At the time, abstract art was either unknown or regarded with suspicion and incomprehension.
Guggenheim Wouldn't Be Museum If Not For Hilla Rebay
by Hilton Kramer
For anyone with a serious interest in modernist painting and its role in shaping the course of 20th-century American art, the current exhibition at the Solomon R. Guggenheim Museum has a fascinating story to tell. The show is called Art of Tomorrow: Hilla Rebay and Solomon R. Guggenheim, and it focuses our attention on the intellectual origins of the museum and on the person directly responsible for defining its early mission.
The museum was founded in New York in 1937 as the Museum of Non-Objective Painting, and from the outset its guiding spirit was the German painter Hilla Rebay (1890-1967), who came to the United States in 1927 armed with a program to spread the gospel of Vasily Kandinsky's mystical abstraction. And spread it she did, with remarkable results, by enlisting the support of Solomon Guggenheim, a wealthy industrialist we probably never would have heard of if not for Rebay's powers of persuasion.
At her behest, Guggenheim acquired over 150 paintings by Kandinsky, and a good many paintings by Rebay herself, in addition to an assortment of abstract and semi-abstract paintings by European and American modernists-among them, Juan Gris, Ferdinand Leger, Ben Nicholson, Paul Klee, Jean Xceron and John Ferren. It was with this nucleus of paintings by Kandinsky and his circle and a somewhat random selection of other modernists that theGuggenheim Museum was established.
What has to be understood about this audacious project is that abstract art was then either unknown to the mainstream art establishment in New York or regarded with a good deal of suspicion and incomprehension. The Metropolitan Museum of Art did not either acquire or exhibit avant-garde art at that time. The Whitney Museum of American Art did exhibit some American abstractionists early on, but its policy prohibited the showing or acquisition of European art. As for the Museum of Modern Art, which was founded in 1929, it wasn't until 1936 that its director, Alfred H. Barr, Jr., mounted its first survey of abstraction with the exhibition called Cubism and Abstract Art. It's a curious fact, moreover, that the first major painting that MoMA acquired for its permanent collection was a realist painting by Edward Hopper.
Outside the museums, to be sure, there were some important initiatives in support of abstraction. At his "291" gallery, Alfred Stieglitz exhibited the early abstract paintings of Arthur Dove and Marsden Hartley, and in 1920, Katherine Drier-in collaboration with Marcel Duchamp and Man Ray-founded the Societe Anonyme, Inc., which functioned as a kind of traveling museum show of abstract and other varieties of modernist art. Before the Societe shut down in 1950, its collection went to the Yale University Art Gallery.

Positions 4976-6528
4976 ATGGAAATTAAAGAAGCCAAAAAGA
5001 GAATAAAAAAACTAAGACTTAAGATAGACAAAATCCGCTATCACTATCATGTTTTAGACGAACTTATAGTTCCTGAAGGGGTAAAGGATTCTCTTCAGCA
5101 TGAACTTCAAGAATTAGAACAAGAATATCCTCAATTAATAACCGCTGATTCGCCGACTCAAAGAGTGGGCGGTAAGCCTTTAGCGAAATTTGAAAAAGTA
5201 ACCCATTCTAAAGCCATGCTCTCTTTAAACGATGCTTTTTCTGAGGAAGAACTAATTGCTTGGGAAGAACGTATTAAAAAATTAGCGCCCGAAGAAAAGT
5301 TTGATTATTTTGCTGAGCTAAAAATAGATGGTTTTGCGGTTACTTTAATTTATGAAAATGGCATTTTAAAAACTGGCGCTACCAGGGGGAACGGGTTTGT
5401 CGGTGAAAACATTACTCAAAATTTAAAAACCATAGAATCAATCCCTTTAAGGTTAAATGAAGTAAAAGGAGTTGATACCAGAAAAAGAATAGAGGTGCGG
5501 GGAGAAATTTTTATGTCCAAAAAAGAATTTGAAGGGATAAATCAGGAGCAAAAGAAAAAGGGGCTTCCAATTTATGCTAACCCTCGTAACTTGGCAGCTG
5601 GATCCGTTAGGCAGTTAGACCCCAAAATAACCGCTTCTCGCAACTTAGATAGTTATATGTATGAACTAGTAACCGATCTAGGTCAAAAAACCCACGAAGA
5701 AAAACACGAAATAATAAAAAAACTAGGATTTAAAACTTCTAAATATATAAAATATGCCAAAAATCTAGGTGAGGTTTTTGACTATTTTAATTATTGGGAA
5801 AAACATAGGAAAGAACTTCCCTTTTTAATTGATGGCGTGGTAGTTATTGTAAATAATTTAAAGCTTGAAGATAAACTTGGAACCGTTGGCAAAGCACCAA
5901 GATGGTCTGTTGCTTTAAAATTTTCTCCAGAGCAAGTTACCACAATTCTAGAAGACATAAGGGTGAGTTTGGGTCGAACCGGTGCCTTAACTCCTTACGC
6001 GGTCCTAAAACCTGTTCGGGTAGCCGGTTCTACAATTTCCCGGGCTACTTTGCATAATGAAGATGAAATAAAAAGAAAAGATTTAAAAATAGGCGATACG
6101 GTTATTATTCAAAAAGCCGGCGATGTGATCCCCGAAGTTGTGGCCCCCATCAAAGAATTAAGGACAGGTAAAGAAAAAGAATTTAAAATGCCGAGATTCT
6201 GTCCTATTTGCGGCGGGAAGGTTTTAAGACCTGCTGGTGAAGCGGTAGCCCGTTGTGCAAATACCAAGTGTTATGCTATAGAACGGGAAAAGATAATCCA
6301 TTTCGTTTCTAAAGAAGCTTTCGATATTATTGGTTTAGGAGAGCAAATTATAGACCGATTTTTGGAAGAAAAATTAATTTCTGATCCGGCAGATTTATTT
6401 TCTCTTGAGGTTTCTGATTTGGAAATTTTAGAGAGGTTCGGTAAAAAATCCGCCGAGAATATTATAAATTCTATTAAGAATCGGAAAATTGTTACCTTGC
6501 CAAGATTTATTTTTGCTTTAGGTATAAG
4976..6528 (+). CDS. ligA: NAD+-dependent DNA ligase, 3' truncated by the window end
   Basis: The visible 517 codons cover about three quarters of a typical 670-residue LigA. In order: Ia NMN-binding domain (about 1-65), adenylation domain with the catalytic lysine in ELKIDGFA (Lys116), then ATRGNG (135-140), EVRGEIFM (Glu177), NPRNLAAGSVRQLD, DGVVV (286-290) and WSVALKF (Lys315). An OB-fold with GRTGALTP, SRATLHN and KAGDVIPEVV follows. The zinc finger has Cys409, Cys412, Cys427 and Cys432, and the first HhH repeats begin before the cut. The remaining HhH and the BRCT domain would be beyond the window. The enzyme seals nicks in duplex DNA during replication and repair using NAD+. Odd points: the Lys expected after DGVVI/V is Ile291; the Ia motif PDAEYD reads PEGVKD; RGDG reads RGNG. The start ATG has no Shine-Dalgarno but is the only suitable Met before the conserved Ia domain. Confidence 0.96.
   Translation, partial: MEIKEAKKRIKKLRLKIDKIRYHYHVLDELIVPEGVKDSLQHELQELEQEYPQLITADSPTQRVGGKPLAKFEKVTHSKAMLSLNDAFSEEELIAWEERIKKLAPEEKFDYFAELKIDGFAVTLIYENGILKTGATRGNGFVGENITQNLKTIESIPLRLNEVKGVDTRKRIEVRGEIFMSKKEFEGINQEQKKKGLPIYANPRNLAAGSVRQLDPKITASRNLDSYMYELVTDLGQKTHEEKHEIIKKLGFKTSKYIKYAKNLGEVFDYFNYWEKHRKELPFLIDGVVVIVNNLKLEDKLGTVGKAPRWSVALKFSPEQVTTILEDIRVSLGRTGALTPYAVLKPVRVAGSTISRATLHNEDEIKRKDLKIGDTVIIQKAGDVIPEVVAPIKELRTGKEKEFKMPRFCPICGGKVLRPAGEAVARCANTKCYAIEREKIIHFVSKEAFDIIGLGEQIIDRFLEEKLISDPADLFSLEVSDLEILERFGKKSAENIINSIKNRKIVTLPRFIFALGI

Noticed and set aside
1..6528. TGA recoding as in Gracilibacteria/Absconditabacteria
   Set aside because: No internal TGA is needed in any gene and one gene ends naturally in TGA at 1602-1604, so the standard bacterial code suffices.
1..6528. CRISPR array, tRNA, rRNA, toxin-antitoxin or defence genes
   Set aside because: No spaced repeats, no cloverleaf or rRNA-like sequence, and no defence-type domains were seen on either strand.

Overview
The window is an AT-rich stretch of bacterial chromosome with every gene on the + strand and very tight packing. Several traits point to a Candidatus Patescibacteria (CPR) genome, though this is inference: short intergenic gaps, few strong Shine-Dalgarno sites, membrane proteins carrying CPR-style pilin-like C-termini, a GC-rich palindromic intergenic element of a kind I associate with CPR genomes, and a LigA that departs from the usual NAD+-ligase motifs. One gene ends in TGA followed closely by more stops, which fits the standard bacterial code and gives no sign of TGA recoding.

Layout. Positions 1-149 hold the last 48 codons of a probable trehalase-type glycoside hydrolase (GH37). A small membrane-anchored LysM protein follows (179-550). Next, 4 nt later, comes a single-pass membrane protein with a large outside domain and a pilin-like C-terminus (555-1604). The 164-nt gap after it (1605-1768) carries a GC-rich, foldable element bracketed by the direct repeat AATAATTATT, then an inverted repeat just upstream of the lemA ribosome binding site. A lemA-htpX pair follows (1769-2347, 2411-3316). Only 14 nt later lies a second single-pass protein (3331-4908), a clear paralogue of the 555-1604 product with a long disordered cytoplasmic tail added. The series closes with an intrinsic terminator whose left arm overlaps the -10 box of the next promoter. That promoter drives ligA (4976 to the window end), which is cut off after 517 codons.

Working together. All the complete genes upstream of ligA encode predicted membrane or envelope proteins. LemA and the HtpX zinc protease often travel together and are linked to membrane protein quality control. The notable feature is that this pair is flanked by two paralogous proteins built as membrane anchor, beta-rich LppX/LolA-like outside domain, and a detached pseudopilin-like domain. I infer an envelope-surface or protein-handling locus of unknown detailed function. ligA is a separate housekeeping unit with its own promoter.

Yet throughout this turbulent period, the Guggenheim Museum-even though it had ceased to call itself a museum of non-objective painting-remained a citadel for abstraction and, in that capacity, exerted a crucial influence on 20th-century American modernism. It's not to be doubted that the rise of the New York School of Abstract Expressionist painting owed a great deal (if not quite everything) to Kandinsky's abstractionist aesthetic. Kandinsky was, in fact, the first artist to be described as an Abstract Expressionist, and it was from this aesthetic, combined with the automatist conventions of Dada and Surrealism, that the New York School derived its pictorial program—the program that put American art on the map of the international avant-garde.
It's one of the many virtues of the current exhibition at the Guggenheim Museum that it pays appropriate tribute to the key role played by Hilla Rebay in this interesting history while at the same time affording us a rare opportunity to see some excellent examples of her own paintings. That her paintings owe much to Kandinsky was to be expected, yet they're by no means merely imitative. They're the work of a mature talent, and in her watercolors she achieves a quality that's very much her own.
What's sad about the Guggenheim Museum nowadays isn't this exhibition but the museum itself, which is now so devoted to establishing satellite museums in distant places that its home base has degenerated into a shabby parody of itself. For those of us who are old enough to remember the museum in its heyday, it's a very unhappy denouement indeed.
Art of Tomorrow: Hilla Rebay and Solomon R. Guggenheim remains on view at the Solomon R.Guggenheim Museum, Fifth Avenue at 89th Street, through Aug. 10.
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